HYPERBARIC CHAMBER at St.Kitts Dive Institute

Basseterre, St. Kitts, August 31, 2016 (SKNIS): Local divers and tourists, who become ill with decompression sickness or what is known as the bends, can get free treatment in a hyperbaric chamber here in the Federation of St. Kitts and Nevis. This service is available at the Commercial Diving Academy Technical Institute of the West Indies (CDA-WI) on Bay Road, Basseterre.

CDA-WI currently has two hyperbaric chambers on island and at the August 27 inaugural graduation ceremony of the learning institution, Deputy Prime Minister and Minister of Education, Honourable Shawn Richards, emphasized the significance of this.

“From zero hyperbaric chambers to two in 2016 … Divers from around the world can now come to St. Kitts and Nevis to enjoy our tranquil, inviting waters without the fear of succumbing to decompression sickness “the bends” without having any hyperbaric chambers around,” he said. “Essentially, St. Kitts and Nevis is now fully open for business to divers!”

The bends, which is also known as Caisson disease, occurs chiefly in scuba divers when dissolved gases (mainly nitrogen) come out of solution in bubbles and can affect just about any body part including joints, lungs, heart, skin and brain. If not addressed rapidly, this can result in severe pain, paralysis, aneurisms and in the extreme cases, death.

Scuba diving is a sport that is increasing in popularity. However, it still remains dangerous, especially for anyone who has not had the correct training. There are alternatives to scuba diving for anyone who wants to explore the ocean without risking developing the bends, such as skin diving or snorkeling. Check out DeepBlueDiving for information on skin diving and how it could be a safer alternative to scuba diving.

Betty-Ann Gilbert, who is assisting with the logistics toward the full establishment of the CDA-WI, revealed that since the institution commenced limited operations on February 6, 2016, two residents have received free emergency treatments in one of the hyperbaric chambers.

Captain Ray Black, President and Chief Executive Officer (CEO) of the school, elaborated.

“We have temporarily set up on Bay Road, and we have one operational hyperbaric chamber on standby for emergencies, that is turn-key and ready to go,” Captain Black said. “In the future as we continue to do our construction (of the campus), near the Coast Guard at the Old Sugar Warehouse, we’re going to have a complete hyperbaric medical centre and we’ll have diving chambers for diving accidents, so when we get done, we’re looking to have around 14 chambers on site.”

According to the website of the Hyperbaric Wellness Centre ( located in Tennassee, USA, hyperbaric treatment costs in hospitals in the United States can range from US$750 – US$900 – US$1,200. The length of treatment would depend on the injury, and the depth of water, and the time spent in that depth.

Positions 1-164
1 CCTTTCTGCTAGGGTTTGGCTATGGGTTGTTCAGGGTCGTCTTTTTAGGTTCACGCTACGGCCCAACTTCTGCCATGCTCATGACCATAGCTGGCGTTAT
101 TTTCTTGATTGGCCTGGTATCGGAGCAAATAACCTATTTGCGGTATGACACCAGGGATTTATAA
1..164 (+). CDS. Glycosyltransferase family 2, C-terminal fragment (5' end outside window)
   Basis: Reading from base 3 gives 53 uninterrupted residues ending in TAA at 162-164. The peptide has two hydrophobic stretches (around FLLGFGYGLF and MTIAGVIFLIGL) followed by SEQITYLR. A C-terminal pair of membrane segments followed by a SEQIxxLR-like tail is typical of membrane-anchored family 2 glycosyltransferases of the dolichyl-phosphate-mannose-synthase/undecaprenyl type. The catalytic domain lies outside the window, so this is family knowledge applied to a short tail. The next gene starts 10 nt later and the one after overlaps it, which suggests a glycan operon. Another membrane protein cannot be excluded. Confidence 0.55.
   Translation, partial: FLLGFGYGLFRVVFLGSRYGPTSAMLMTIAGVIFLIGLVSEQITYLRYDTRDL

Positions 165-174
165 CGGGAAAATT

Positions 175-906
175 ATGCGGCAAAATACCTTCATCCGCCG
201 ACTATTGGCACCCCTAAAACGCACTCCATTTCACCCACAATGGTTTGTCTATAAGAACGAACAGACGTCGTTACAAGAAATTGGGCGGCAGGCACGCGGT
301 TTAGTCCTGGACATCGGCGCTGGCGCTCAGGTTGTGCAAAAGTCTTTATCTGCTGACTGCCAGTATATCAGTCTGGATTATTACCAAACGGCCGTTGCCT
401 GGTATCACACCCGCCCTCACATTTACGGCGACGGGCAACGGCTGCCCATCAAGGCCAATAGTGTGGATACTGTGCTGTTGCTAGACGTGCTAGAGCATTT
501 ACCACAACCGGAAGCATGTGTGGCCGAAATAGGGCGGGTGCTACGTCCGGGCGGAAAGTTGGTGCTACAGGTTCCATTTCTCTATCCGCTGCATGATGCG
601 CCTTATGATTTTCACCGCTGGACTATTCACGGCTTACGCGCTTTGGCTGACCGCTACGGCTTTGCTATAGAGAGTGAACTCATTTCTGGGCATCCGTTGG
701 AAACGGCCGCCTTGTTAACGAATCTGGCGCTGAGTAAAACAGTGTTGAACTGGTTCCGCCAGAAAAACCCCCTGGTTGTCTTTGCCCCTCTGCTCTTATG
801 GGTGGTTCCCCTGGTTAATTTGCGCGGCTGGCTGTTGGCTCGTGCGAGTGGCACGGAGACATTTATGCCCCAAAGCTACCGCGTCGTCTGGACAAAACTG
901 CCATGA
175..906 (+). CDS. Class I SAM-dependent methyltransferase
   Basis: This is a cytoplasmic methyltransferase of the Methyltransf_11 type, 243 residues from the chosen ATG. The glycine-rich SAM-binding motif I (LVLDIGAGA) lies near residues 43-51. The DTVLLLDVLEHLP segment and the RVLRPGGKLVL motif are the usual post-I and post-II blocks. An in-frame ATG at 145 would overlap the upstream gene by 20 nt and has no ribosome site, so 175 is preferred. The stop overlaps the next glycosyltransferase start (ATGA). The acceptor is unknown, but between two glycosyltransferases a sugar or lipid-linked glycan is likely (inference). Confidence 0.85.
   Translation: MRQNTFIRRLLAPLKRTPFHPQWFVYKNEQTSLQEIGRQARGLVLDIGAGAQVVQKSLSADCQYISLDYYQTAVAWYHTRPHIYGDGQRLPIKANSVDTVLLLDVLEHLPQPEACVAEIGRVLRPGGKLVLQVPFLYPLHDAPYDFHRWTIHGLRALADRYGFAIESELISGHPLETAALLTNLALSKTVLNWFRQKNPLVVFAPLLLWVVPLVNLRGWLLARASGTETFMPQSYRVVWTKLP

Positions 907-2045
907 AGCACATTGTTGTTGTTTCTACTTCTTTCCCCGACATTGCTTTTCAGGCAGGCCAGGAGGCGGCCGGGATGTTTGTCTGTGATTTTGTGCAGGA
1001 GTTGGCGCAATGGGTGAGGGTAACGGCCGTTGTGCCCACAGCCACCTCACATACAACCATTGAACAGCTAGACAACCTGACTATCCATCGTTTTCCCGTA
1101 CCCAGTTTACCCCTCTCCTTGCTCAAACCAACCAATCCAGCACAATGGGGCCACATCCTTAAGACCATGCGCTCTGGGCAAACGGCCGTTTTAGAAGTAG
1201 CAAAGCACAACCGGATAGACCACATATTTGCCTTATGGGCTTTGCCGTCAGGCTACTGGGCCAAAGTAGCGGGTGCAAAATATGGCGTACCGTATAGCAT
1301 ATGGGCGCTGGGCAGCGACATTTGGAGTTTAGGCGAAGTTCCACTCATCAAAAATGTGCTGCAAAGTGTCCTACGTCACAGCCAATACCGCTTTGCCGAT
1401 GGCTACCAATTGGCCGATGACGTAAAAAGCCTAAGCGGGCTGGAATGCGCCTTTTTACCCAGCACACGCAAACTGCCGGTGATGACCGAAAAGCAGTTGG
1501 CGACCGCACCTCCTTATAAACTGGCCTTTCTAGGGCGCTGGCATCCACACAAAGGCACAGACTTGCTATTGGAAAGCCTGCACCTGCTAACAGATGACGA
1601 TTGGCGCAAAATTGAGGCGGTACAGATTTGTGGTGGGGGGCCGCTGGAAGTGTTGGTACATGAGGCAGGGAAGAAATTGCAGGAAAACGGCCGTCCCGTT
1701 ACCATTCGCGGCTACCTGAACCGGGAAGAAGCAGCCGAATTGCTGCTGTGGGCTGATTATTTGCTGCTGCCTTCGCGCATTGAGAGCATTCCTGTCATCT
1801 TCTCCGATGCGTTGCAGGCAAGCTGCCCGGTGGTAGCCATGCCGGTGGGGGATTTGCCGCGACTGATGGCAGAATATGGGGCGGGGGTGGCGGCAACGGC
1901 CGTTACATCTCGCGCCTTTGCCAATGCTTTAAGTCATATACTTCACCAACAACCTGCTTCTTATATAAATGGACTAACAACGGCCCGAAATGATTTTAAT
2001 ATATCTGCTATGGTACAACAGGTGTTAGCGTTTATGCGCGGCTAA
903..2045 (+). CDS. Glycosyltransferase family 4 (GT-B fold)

“Citizens of St. Kitts and Nevis, if they have a diving accident, and decompression problems, then yes, we treat the citizens and the tourists – related to the [diving] business on an emergency basis, free of charge,” Captain Black said. “If they have a diving accident or illness, they would report to their hospital and then the hospital would determine that it’s a decompression sickness, then they (hospital staff) would reach out to CDA-WI and the patient would be transported to CDA-WI’s facility and we would commence decompression treatment.”

A Memorandum of Understanding (MOU), which was signed between the Government of St. Kitts and Nevis and the diving school in December 2015, outlined that the school would also provide five full scholarships to residents. In addition, the MOU states that free quarterly diving training would be given to fishermen who are recommended by the local Fisheries Department and the Coast Guard Unit of the St. Kitts-Nevis Defence Force.

“We’re doing several things for outreaches, and I’m looking at probably at the middle of 2017, we’ll be in position with the new facility to be able to start bringing scholarship candidates. We’ll weigh heavy on the Maritime Affairs and the Coast Guard to pick these candidates,” Captain Black said. “Then we’re going to blend them in with our class to give them an opportunity under the scholarship to get the training to be able to go to work abroad also.”

Fees for courses at the school range from US$350 for Open Water Diver Certification to US$31,500 for Unrestricted Surface Supplied Air Diver Tuition, which has a duration of 16 weeks.

The inaugural commencement ceremony of CDA-WI saw 50 commercial diving graduates receiving their diving qualification. As outlined by the Deputy Prime Minister, CDA-WI’s accreditation status is accepted at national and international levels. CDA’s students can earn certifications from the Association of Commercial Diving Educators, the Association of Diving Contractors International, the Diver Certification Board of Canada, the National Center for Construction Education and Research, the American Petroleum Institute, the American Welding Society, Divers Alert Network, and HAZWOPER Environmental Training. Additional information can be obtained on the website

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